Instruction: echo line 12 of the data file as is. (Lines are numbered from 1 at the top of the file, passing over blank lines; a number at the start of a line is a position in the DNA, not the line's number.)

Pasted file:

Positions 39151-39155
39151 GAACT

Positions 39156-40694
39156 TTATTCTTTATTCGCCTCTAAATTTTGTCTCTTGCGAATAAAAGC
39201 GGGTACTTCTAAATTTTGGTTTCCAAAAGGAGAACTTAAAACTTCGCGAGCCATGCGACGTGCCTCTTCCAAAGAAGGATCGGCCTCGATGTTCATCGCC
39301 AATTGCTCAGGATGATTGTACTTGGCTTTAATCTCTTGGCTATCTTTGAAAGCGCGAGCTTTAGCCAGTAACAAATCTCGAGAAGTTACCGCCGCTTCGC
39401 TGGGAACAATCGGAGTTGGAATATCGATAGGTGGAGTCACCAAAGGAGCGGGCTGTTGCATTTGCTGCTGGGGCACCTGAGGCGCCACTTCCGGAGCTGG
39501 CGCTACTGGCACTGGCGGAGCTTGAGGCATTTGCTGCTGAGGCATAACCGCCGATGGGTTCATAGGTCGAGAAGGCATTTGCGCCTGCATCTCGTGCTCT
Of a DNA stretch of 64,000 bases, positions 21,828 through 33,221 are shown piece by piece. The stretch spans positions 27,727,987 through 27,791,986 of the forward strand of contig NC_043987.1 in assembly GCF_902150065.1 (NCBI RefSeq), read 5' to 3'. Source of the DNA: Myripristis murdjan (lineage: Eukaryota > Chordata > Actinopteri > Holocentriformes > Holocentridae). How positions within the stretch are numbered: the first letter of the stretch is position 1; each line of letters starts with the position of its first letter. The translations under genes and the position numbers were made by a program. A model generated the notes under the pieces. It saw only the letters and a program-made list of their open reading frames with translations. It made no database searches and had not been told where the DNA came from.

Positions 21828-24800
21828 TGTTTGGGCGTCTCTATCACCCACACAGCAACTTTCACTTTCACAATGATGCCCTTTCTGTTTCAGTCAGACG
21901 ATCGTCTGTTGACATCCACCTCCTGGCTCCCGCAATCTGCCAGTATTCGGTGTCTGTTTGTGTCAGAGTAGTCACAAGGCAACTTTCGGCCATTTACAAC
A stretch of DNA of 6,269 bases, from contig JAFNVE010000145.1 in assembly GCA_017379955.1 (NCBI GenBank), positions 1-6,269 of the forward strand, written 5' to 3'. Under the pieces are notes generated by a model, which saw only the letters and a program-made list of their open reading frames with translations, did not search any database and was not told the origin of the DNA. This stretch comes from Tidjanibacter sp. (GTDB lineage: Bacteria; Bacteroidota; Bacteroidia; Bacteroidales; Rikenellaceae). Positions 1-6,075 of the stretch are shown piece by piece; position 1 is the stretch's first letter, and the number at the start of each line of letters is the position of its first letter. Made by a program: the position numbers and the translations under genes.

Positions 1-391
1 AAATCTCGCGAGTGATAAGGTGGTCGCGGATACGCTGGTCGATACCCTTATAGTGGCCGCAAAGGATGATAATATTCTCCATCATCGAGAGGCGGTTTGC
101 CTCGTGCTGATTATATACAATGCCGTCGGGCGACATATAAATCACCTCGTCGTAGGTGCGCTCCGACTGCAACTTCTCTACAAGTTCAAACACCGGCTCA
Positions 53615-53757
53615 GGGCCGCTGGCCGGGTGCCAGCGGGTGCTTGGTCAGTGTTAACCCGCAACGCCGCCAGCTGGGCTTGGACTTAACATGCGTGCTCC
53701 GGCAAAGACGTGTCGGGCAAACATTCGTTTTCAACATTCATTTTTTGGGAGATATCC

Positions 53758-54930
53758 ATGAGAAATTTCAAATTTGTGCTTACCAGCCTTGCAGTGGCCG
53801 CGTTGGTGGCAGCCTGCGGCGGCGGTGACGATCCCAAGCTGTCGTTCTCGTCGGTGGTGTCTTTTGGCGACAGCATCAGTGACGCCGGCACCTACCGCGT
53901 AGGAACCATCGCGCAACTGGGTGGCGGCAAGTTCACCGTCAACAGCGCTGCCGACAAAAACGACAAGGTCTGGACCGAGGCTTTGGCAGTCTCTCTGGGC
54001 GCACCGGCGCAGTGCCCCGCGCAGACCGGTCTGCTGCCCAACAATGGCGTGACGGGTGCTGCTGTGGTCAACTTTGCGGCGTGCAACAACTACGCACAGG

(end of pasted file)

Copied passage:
21901 ATCGTCTGTTGACATCCACCTCCTGGCTCCCGCAATCTGCCAGTATTCGGTGTCTGTTTGTGTCAGAGTAGTCACAAGGCAACTTTCGGCCATTTACAAC